HARLOW: I mean, he's already doing that on Twitter.

CALLAN: Yes, he is.

HARLOW: He's saying what you are saying, what you are arguing is not true. David --

CALLAN: Yes. And someday, they're going to be standing in front of the Supreme Court --

HARLOW: Making that.

CALLAN: -- answering for those tweets.

BERMAN: And by the way, it's not a distraction we're talking about lawyer-client here because one of the things that's happening is the President has been very critical of Jeff Sessions, the Attorney General, on Twitter as well. "The New York Times" has a whole article about that, that they have a tension that exists between the White House and the Justice Department.

David Swerdlick, if we can shift gears to what's happening in Washington in just two days. Forty-eight hours plus one from now, James Comey testifies before the Senate Intelligence Committee.

You know, our Gloria Borger reported that had James Comey seen obstruction of justice, people familiar with his thinking said he would have said something at the time, which, in some ways, to me, seems to be trying to lower expectations here. Is there a notion that Democrats may not be happy at the end of this with everything they get from James Comey?

DAVID SWERDLICK, ASSISTANT EDITOR, THE WASHINGTON POST: John, so I think Democrats are not going to get the sort of decisive blow to the President that they might want or maybe have hoped for over recent months. The idea that one single thing in this whole collection of smoke that's surrounding the White House is going to take President Trump down at an early stage in his presidency, right, we're still only a few months in, I think is sort of a pipe dream for Democrats.

But even if Comey comes outs and just testifies in front of cameras directly what we think we already know -- we think we already know that the President at least sort of encouraged him or nudged him to put the brakes on the Russia investigation -- I still think that's pretty big news because, right now, we're hearing it from secondary sources, but we'd be hearing that from someone who was in the room with the President.

Even if it doesn't rise to the legal level of obstruction of justice, John, it rises to a political problem for the President. No question.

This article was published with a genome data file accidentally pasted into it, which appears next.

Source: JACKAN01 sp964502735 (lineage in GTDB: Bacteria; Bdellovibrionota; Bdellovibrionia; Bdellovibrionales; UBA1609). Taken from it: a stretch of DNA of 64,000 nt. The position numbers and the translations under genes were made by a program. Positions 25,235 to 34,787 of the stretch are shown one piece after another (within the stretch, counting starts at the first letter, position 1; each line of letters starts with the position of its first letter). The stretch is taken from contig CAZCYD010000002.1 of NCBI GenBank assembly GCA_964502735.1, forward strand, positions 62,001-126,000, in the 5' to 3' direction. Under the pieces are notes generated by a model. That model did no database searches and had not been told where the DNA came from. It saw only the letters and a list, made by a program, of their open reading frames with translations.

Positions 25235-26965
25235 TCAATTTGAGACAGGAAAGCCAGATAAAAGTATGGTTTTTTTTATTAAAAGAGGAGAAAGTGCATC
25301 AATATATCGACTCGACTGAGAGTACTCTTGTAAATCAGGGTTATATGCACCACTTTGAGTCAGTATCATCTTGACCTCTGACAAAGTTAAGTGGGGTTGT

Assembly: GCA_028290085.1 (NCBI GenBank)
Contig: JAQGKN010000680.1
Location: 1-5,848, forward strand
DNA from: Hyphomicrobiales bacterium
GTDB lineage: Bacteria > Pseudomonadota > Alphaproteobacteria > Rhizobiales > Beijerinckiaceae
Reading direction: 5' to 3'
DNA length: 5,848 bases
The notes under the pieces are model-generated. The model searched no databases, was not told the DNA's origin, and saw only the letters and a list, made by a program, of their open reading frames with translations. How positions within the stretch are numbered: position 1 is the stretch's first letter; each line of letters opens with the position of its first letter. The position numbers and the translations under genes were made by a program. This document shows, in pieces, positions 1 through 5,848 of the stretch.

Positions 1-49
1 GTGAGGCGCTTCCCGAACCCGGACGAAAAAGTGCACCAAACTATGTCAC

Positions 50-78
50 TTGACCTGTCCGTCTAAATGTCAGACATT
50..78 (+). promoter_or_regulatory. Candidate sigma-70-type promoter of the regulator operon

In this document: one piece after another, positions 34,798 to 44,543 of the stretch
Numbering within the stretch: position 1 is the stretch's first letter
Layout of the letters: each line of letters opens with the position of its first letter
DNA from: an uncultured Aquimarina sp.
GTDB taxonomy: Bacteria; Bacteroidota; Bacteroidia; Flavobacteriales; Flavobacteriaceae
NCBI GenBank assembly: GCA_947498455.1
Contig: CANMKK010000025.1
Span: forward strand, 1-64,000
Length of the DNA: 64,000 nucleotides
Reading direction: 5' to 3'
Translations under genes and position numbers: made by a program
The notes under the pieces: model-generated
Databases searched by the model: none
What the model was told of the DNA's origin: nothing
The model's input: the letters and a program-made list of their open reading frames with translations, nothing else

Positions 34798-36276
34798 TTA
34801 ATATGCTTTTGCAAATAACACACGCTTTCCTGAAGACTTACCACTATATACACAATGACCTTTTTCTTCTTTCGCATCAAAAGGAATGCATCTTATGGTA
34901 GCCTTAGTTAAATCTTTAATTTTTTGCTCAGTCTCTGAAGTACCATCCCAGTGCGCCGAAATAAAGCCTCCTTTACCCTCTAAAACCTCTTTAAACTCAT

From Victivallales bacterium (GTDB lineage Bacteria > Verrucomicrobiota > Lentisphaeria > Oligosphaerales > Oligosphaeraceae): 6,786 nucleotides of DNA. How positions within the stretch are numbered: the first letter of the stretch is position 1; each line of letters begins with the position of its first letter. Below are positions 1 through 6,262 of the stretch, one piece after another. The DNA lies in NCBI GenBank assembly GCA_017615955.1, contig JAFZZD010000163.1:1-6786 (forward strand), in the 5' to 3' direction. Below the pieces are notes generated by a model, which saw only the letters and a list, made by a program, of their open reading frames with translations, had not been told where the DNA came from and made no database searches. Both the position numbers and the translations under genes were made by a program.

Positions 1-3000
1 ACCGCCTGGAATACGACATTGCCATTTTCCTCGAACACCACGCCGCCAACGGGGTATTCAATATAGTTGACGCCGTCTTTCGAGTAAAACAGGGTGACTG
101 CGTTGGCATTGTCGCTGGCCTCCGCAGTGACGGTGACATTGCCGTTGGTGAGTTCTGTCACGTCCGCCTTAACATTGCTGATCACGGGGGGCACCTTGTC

BERMAN: He's not deep throat.


BERMAN: I mean, James Comey won't be deep throat, he'll be a named source

HARLOW: No. So, Paul, you wrote an opinion piece that's getting a lot of attention on this about how boxed in you think actually James Comey is going to be in what he can say and can't say based on how he testified back in March, just on March 20th.

How boxed in will he be by that because our sources say he'll be open about the conversation with the President but not on the Russia investigation? But if the President is under any sort of investigation for obstruction of justice, which we do not know at this point in time, will he be more limited even in what he can say about those conversations?

CALLAN: You know, people forget that Comey is not only the top copper or was the top cop as head of the FBI but he is also a lawyer. So --

BERMAN: A good one.

[09:09:59] CALLAN: A very good lawyer, very respected lawyer, but he's bound by the code of professional responsibility that binds lawyers and prosecutors. So I went over the transcripts of his last two congressional appearances, and he will not talk about pending investigations.

Well, the Russian investigation is pending. Virtually everything the Democrats want to grill him about are pending investigations. He will not make statements about pending cases that would violate the code of professional responsibility.

And with respect to his conversations with the President, well, the President has now said, at least through spokespeople, that they're releasing him from executive privilege. Now, that being the case, I think the one thing we may see here that we didn't see before is the give and take between the President and Mr. Comey directly. And that's going to be big news, but I think that's the only big news that's going to come out of this.

BERMAN: But, again, that is big news because that gets to the whole idea of possible obstruction of justice, even if not in a legal sense, in a political sense.